Amy Coffin of the We Tree blog has done it again. For 2011, she's come up with a series of challenges centered around our own personal genealogy.
This is Week 4 in the series and the topic for this week is Home. Describe the house in which you grew up. Was it big or small? What made it unique? Is it still there today?
The challenge runs from Saturday, January 22, 2011 through Friday, January 28, 2011.
My post for this challenge is a repeat of a post from October 5, 2010 that I wrote for the Afrigeneas' Family History Month Challenge.
When talking about the house I grew up in, I always like to point out that the house was build for moi. Before my entry into the world, my parents were boarders in a house that was a few houses away from my maternal grandparents’ house. I’m sure that my parents were probably wishing for a house of their own one day but I don’t know if they had put a plan in place to attain that goal, when they found out they were expecting a little bundle of joy, which would be me.
Even so, I still don’t think it registered with dad that they needed to move. My mother says she had to tell dad that they needed a bigger place if not their own place.
I guess it eventually sunk in because dad applied for a VA loan and plans were soon put in place to build a new home. A lot one street over from my grandparents house was selected (ours would be the second house build on the street) and thus the building of the house for me commenced. I understand during the building phase, mom would often take walks to check on the property and report any happenings to dad.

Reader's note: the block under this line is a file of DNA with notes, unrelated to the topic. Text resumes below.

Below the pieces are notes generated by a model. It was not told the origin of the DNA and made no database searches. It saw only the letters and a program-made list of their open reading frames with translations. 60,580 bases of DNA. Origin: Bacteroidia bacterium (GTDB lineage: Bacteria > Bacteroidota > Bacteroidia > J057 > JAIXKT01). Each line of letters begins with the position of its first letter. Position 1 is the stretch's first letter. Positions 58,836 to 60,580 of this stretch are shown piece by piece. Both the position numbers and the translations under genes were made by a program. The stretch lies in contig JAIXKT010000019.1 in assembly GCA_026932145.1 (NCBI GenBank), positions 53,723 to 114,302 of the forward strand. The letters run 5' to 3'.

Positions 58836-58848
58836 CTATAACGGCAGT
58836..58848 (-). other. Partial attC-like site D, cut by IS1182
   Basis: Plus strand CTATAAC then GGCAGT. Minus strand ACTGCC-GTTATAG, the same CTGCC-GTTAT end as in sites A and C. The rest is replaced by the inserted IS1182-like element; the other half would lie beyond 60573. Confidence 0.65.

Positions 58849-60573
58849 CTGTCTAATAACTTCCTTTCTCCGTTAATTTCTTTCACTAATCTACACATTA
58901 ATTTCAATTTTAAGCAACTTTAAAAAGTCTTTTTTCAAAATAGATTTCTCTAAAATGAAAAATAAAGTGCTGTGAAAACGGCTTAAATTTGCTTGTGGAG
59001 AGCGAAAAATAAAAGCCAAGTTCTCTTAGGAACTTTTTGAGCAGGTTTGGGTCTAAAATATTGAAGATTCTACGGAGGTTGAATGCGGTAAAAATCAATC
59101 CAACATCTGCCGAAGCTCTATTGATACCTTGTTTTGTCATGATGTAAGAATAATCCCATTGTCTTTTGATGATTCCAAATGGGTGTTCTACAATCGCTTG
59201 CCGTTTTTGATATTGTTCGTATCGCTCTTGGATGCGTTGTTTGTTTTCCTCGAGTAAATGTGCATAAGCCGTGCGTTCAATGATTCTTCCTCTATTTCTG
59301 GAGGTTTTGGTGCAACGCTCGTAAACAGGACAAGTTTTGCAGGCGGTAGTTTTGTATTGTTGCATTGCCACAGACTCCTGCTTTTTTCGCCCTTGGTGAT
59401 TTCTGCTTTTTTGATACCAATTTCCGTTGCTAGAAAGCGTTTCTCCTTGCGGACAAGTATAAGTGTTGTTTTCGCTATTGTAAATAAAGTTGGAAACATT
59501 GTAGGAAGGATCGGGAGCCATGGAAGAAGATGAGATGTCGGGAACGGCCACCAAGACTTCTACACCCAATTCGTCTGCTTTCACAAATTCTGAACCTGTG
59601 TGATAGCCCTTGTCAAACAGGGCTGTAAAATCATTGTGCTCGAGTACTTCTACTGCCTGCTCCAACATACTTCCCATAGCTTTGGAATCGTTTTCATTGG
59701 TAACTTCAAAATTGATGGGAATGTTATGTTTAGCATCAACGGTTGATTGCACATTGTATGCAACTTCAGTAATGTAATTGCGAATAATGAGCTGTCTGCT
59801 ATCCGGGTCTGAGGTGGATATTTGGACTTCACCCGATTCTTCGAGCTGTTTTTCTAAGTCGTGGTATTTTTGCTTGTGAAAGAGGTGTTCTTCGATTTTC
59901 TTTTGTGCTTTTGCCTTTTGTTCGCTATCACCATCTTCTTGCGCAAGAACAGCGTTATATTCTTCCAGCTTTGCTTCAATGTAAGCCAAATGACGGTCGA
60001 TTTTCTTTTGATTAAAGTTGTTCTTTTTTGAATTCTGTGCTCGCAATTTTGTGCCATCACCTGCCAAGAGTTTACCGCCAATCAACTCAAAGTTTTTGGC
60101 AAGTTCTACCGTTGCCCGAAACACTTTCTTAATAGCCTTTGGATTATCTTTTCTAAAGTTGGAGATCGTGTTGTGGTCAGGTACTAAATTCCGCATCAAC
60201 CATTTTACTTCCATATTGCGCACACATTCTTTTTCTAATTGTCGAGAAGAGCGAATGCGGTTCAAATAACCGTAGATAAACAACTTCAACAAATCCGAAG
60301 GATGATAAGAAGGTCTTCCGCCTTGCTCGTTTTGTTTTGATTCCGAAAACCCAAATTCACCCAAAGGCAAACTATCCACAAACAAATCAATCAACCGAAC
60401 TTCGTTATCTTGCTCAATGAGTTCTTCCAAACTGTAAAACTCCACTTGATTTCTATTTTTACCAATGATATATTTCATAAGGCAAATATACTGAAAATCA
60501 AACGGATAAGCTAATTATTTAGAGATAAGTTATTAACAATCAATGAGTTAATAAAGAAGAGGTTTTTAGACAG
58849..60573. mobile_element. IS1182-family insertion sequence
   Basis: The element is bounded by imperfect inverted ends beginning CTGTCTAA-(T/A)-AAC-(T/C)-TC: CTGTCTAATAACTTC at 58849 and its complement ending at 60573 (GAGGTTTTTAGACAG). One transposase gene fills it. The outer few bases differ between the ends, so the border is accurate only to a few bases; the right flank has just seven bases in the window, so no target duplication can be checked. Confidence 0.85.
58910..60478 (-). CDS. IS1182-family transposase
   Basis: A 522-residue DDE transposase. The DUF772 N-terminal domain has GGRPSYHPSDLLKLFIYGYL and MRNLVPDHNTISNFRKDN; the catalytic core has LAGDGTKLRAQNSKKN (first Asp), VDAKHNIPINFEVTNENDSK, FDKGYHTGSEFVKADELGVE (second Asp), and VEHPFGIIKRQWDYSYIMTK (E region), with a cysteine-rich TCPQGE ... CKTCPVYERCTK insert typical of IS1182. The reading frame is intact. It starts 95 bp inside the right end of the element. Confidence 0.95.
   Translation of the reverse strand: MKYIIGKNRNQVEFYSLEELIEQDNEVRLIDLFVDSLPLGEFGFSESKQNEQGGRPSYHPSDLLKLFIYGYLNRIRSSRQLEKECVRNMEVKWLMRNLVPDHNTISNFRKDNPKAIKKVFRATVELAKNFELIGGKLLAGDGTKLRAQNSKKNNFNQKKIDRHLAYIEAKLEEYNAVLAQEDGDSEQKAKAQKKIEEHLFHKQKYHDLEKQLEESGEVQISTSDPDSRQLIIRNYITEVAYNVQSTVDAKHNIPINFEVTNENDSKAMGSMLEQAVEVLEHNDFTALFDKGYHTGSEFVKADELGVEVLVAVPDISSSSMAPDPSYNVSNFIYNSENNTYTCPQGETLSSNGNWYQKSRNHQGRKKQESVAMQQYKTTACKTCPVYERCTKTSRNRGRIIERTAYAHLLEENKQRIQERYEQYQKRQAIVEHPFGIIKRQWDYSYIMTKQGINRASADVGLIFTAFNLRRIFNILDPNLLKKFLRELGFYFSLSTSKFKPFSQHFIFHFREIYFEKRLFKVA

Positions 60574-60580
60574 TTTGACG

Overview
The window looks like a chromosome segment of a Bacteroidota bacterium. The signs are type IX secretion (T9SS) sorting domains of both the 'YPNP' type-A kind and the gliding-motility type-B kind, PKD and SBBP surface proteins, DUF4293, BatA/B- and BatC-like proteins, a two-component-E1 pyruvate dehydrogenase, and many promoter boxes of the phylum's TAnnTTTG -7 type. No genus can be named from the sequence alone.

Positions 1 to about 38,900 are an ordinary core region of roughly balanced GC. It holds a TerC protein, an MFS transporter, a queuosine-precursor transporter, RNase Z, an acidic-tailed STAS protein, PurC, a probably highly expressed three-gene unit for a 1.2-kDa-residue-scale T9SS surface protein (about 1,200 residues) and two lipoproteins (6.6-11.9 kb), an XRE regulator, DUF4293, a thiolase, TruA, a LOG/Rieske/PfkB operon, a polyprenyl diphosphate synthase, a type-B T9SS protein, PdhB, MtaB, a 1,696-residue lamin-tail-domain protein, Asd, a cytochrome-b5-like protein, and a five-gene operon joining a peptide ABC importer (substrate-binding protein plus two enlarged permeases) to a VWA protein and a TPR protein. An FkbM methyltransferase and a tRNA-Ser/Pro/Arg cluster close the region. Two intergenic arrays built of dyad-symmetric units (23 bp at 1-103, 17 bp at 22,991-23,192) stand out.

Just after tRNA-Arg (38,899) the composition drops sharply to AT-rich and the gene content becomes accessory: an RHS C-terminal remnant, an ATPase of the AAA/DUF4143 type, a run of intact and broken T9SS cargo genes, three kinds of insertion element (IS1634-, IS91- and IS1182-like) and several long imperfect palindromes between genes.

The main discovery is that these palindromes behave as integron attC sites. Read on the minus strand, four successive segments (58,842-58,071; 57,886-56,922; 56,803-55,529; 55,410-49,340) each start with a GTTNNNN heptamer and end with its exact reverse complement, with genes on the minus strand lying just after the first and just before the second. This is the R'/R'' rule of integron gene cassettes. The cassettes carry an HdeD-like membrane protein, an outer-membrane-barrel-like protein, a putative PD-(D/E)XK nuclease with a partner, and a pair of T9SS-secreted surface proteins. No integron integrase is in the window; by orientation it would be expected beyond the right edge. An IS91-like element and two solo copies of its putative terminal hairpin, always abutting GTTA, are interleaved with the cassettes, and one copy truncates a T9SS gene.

The house didn’t quite get finished in time for my arrival, so I spent my first 3 months being a boarder with my parents. We eventually moved in and until I went off to college, I spent all of my growing up years in that house.
The house was a typical brick ranch build in the early 1960s and had a full basement, which was often my favorite place to play. The basement was also the social hub of our house and family whether it was hosting birthday parties for me, family dinners, or having friends over (the folks or mine) who wanted to play a little ping pong or shuffle board. (My dad had a shuffleboard lane painted on the floor.)
The back yard was a good size and offered trees that a sometimes tomboy, me again, could climb as well as providing enough land for summer gardens, which my mother loved to do. There were wild bunnies, hoppy toads, and the sweet smell of honeysuckle in the spring time. Even though we were in the “city,” the critters would visit our property and as a result I still have a fondness for them to this day. Yes my hometown and home were the perfect combination of city and country living all rolled into one.
As time marches on, my parents and I must decide what to do with the old homestead. None of us have lived in it since 2005 and yet, neither I nor they are ready to sell it, just yet. For me, the house represents my anchor, my rock, the place I can always go back to if times every really became tough and yet, for a variety of reasons, I don’t think my parents or myself can really envision ever living there, again, although we all contemplate it from time to time.
Finally, as I’ve reflected back on bygone times one more time, it always eventually comes back to the fact that it wasn’t the house that created the memories that I carry in me but the three people who lived inside that house.
This picture of the old homestead is ca 1962. That's me, mom, dad, my first cousin, and my uncle pictured in front.
The above picture is part of the personal collection of the owner of this blog.
This 52-week challenge is hosted by Geneabloggers.